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Doubt
Related concepts and fundamentals: * Agnosticism
Agnosticism
* Epistemology
Epistemology
* Presupposition * Probability
Probability
* v * t * e DOUBT characterises a status in which the mind remains suspended between two contradictory propositions and unable to assent to either of them. Doubt
Doubt
on an emotional level is indecision between belief and disbelief. Doubt
Doubt
involves uncertainty , distrust or lack of sureness of an alleged fact , an action, a motive, or a decision . Doubt questions a notion of a perceived "reality ", and may involve delaying or rejecting relevant action out of concerns for mistakes or faults or appropriateness. (Compare paradox )
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Adversarial Process
An ADVERSARIAL PROCESS is one that supports conflicting one-sided positions held by individuals, groups or entire societies, as inputs into the conflict resolution situation, typically with rewards for prevailing in the outcome. Often in the form of the process assumes a game-like appearance. CONTENTS * 1 Adversarial politics * 2 Adversarial legal process * 3 Other examples * 4 Alternative systems * 5 See also * 6 Notes * 7 References ADVERSARIAL POLITICSThe use of a voting system to choose candidates to hold political and military power is often necessarily adversarial. This process requires each candidate to convince voters that they are more trustworthy in the expected future circumstances, than their opponent
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Personal Life
PERSONAL LIFE is the course of an individual 's life, especially when viewed as the sum of personal choices contributing to one's personal identity . In ancient past, most people's time was limited by the need to meet necessities such as food and shelter and there was not much leisure time . People identified with their social role in their community, and engaged in jobs based on necessity rather than personal choice. Privacy
Privacy
in such communities was rare. The modern conception of personal life is an offshoot of modern Western society. A modern person tends to distinguish one's work from one's personal life. It is a person's choices and preferences outside of work that define personal life, including one's choice of hobbies, cultural interests, manner of dress, and so on. In particular, what activities one engages in during leisure-time defines a person's personal life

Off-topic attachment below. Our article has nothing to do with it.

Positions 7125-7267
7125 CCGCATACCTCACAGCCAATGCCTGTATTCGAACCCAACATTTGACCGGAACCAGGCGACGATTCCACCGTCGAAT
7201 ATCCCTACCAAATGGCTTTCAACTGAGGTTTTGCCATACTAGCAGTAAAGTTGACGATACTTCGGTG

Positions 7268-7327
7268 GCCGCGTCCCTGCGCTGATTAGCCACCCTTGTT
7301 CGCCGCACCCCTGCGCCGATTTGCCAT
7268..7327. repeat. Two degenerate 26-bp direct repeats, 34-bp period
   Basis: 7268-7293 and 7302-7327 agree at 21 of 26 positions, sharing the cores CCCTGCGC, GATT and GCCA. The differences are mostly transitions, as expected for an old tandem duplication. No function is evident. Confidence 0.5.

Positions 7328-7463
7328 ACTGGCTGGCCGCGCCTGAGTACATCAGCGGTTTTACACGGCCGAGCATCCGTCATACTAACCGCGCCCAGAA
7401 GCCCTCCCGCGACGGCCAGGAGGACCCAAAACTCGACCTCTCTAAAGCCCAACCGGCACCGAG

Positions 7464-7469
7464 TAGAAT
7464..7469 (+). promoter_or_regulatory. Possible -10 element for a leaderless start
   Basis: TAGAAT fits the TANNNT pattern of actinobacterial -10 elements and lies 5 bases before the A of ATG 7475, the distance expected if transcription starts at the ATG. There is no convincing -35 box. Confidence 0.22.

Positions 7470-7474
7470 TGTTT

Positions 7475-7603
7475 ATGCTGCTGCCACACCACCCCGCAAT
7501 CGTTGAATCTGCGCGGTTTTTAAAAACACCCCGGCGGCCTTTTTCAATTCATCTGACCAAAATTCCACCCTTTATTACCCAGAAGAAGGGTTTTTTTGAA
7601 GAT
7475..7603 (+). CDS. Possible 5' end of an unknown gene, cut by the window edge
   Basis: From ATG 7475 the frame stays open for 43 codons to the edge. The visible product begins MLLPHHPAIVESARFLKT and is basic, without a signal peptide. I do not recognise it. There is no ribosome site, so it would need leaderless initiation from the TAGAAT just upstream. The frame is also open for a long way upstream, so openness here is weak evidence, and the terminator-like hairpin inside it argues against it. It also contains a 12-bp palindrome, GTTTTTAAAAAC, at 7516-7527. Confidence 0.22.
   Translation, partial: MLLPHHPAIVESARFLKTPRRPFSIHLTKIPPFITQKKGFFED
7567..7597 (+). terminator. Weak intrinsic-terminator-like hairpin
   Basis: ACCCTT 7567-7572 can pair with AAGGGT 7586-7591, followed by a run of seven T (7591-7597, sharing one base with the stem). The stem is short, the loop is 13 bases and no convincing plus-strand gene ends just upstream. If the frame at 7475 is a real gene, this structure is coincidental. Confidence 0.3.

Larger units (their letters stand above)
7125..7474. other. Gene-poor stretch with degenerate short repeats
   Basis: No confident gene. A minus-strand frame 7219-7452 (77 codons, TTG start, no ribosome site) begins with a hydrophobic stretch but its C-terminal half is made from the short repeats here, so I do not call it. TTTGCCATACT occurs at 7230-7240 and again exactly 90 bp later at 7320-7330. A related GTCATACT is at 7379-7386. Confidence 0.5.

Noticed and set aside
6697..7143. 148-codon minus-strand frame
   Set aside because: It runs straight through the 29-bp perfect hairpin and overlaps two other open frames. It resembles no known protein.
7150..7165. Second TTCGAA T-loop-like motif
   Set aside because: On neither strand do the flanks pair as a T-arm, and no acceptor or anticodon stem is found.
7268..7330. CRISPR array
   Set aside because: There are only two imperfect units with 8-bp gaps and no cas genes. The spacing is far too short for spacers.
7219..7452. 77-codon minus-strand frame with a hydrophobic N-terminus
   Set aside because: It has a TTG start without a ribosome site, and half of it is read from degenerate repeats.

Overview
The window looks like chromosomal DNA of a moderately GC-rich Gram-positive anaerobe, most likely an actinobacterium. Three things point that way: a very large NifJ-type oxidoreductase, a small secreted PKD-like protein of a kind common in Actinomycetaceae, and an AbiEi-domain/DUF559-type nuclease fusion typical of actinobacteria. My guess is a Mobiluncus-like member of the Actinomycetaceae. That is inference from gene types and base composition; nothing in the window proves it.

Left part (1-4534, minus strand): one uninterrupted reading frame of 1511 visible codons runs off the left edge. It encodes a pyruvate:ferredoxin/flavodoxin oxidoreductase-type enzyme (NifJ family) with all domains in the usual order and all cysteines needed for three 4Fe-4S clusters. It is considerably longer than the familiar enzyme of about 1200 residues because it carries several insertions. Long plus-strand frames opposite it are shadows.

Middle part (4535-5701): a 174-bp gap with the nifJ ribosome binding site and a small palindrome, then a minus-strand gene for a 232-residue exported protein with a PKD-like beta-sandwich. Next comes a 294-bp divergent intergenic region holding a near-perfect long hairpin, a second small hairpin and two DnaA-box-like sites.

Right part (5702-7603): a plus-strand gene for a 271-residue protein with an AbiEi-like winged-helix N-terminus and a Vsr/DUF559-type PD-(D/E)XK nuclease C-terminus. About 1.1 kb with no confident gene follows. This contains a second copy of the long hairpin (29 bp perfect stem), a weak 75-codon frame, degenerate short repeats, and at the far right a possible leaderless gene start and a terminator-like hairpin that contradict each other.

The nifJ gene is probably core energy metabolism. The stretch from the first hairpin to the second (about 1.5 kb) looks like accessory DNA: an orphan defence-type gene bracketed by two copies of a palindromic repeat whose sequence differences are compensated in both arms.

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Age Of Enlightenment
The ENLIGHTENMENT (also known as the AGE OF ENLIGHTENMENT or the AGE OF REASON; in French : le Siècle des Lumières, lit. 'the Century of Lights'; and in German : Aufklärung, 'Enlightenment') was an intellectual and philosophical movement which dominated the world of ideas in Europe during the 18th century, The Century of Philosophy. The Enlightenment included a range of ideas centered on reason as the primary source of authority and legitimacy, and came to advance ideals like liberty , progress , tolerance , fraternity , constitutional government , and separation of church and state . In France, the central doctrines of les Lumières were individual liberty and religious tolerance in opposition to an absolute monarchy and the fixed dogmas of the Roman Catholic Church
Roman Catholic Church

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Tradition
A TRADITION is a belief or behavior passed down within a group or society with symbolic meaning or special significance with origins in the past. Common examples include holidays or impractical but socially meaningful clothes (like lawyers\' wigs or military officers' spurs ), but the idea has also been applied to social norms such as greetings. Traditions can persist and evolve for thousands of years—the word "tradition" itself derives from the Latin
Latin
tradere literally meaning to transmit, to hand over, to give for safekeeping. While it is commonly assumed that traditions have ancient history, many traditions have been invented on purpose, whether that be political or cultural, over short periods of time. Various academic disciplines also use the word in a variety of ways. One way tradition is used more simply, often in academic work but elsewhere also, is to indicate the quality of a piece of information being discussed
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Authority
The word AUTHORITY (derived from the Latin
Latin